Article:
Best Bank Value? Look North
03/10/2014 8:00 am EST
I have decided to add further bank exposure to our portfolio; this bank is the oldest and most undervalued bank stock in Canada, notes Ian Wyatt, editor of $100k Portfolio.
Why do we need Canadian exposure? One word: value. Canadian banks are cheaper than US banks right now. While US bank stocks have flourished in recent years, Canadian bank stocks have been slow to recover.
That makes them cheap. Given the growth prospects for the Canadian economy this year, it also makes them extremely attractive. And one Canadian bank stands out as a better bargain than any of them.
Established in 1817, Bank of Montreal (BMO) was Canada's first bank. Nearly two centuries later, the bank is not only still standing—it's thriving.
The company earned a record $6.30 in EPS in its last fiscal year (ended September 30), up 5% from the previous year. But none of that growth translated to a rising share price. Why the poor returns? Part of it is guilt by association. Economic growth slowed a bit in Canada last year.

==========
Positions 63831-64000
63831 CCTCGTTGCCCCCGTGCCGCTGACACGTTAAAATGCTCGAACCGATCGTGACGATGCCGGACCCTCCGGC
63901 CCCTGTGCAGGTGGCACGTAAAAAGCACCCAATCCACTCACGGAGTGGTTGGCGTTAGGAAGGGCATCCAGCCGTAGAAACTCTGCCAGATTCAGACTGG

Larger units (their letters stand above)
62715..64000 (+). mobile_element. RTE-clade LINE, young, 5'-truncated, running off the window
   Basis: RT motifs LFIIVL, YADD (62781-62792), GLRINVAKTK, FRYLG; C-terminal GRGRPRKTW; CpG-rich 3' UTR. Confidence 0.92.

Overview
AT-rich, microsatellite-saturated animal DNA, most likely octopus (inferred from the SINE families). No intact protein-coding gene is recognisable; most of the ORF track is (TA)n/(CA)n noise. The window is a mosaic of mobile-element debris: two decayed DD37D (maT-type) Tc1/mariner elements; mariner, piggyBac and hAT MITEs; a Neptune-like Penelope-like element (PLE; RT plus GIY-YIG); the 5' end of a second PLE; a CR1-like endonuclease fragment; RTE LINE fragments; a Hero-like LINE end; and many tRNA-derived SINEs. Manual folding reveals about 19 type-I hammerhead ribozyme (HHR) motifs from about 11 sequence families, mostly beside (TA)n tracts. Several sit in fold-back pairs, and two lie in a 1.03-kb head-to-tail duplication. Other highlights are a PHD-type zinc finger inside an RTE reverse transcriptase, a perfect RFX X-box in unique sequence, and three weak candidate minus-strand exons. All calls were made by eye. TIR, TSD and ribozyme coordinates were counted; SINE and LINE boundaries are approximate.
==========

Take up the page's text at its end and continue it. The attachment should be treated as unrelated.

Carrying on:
But according to economists, that's about to change. GDP growth in Canada is expected to return to its pre-2013 levels.
A further catalyst that could drive all North American banks in the coming years will be rising interest rates. As the Federal Reserve scales back its bond-buying stimulus measure, interest rates should rise—both in the US and Canada.
Higher interest rates should result in improved profit margins for North American banks. Given their underperformance of late, that makes Canadian bank stocks particularly attractive.
And few banks look more undervalued than Bank of Montreal right now. The stock trades at just nine times forward earnings, a 5% discount to the average P/E of the six largest US banks, and a 40% discount to the S&P 500.
Bank of Montreal is a consistent dividend payer. Its 4.4% yield is higher than any of the six major US banks.
For a stock that already offers the appetizing combination of a low valuation and projected future growth, Bank of Montreal's high yield is a nice little cherry on top.
More from MoneyShow.com: